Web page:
IT / EN
Juul Kraijer. Il tradimento del corpo
by Giorgio Verzotti
I belong to a family of hypochondriacs. Because I am one of them, I can understand the sensation of the human body as a source of betrayals shared by the multitudes of individuals who are obsessed by illness.
No matter how hard you try to know and take care of it, your body always betrays you, and when you least expect it some baleful wonder, an illness, is announced by the appearance of a new, unfamiliar symptom. The body of a hypochondriac is a fenced field, but the fence is full of cracks, holes that open here and there without warning and allow the alien, the evil, to enter unbeknownst to you. The most serious degrees of this imbalance also admit the possibility of an evil that comes from within, which is even more alarming, given the fact that we discover that it has been generated from inside, from our own guts.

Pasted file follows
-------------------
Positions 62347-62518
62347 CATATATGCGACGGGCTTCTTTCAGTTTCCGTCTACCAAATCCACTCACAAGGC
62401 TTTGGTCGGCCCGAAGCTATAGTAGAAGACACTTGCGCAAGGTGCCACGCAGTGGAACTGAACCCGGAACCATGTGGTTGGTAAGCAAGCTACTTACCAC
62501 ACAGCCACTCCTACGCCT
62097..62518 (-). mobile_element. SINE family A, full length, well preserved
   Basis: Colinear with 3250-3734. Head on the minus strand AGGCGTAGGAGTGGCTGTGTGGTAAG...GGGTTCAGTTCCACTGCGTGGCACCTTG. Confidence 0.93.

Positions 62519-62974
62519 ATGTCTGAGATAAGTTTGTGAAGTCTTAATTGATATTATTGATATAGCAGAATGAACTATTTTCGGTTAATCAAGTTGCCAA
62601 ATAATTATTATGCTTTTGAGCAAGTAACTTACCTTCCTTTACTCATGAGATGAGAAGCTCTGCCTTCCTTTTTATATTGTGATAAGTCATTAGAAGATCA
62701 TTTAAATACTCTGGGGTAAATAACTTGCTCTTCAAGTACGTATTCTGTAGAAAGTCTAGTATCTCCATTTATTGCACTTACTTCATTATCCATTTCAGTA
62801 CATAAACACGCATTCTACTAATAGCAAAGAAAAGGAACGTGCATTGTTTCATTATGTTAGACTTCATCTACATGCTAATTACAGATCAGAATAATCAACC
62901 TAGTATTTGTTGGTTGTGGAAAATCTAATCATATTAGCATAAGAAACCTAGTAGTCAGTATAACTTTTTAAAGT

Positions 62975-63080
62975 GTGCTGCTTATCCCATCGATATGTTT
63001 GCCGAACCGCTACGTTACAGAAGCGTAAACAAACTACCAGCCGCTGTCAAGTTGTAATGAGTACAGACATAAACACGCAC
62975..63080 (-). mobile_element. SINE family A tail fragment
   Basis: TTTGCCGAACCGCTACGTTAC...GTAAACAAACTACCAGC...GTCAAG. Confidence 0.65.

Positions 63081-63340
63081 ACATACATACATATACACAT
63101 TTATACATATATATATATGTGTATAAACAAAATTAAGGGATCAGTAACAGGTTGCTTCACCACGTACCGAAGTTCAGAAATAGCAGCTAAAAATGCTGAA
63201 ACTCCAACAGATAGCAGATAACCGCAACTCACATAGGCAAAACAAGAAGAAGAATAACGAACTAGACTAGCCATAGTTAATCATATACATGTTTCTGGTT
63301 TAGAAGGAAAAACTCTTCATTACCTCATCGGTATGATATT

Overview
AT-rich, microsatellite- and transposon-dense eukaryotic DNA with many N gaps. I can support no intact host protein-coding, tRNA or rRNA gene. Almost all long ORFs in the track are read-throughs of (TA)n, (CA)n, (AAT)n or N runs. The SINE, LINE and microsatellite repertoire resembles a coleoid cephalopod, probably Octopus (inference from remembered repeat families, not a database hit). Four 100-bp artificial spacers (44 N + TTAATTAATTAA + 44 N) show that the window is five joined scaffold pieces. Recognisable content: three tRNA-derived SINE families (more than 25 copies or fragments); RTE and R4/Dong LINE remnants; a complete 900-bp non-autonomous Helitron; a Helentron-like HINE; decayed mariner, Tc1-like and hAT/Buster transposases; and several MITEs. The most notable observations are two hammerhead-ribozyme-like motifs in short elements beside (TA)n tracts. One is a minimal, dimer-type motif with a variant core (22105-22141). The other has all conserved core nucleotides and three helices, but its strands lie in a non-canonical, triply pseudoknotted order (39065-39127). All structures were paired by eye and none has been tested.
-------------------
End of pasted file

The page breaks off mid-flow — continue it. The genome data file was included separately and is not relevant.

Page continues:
I fall, I will undoubtedly fall, my legs are collapsing; what’s happening to my stomach, why do I always feel nausea? I can still recall the horrid fear that obsessed my father in his old age, the fear of urinating blood.
Above all, such a body is studded with symptoms that manifest themselves in the widest range of ways, all of them creating anxiety, and that transform the harlequin suit of erogenous zones into a minefield, the progressive shifts of pleasure into drifts of suffering, the body of love, in short (as we should all be) into a body of pain. I speak of bodies, but I should say phantoms, as pain and pleasure are the extremes of a state of mind that transfigures the physical plane, giving it meaning in the symbolic field. Perhaps it is no wonder if a hypochondriac decides to become an art critic; the work of the artist becomes a projection, an outer manifestation of the bodily ghost that harbors us. And artworks, by definition, betray all expectations.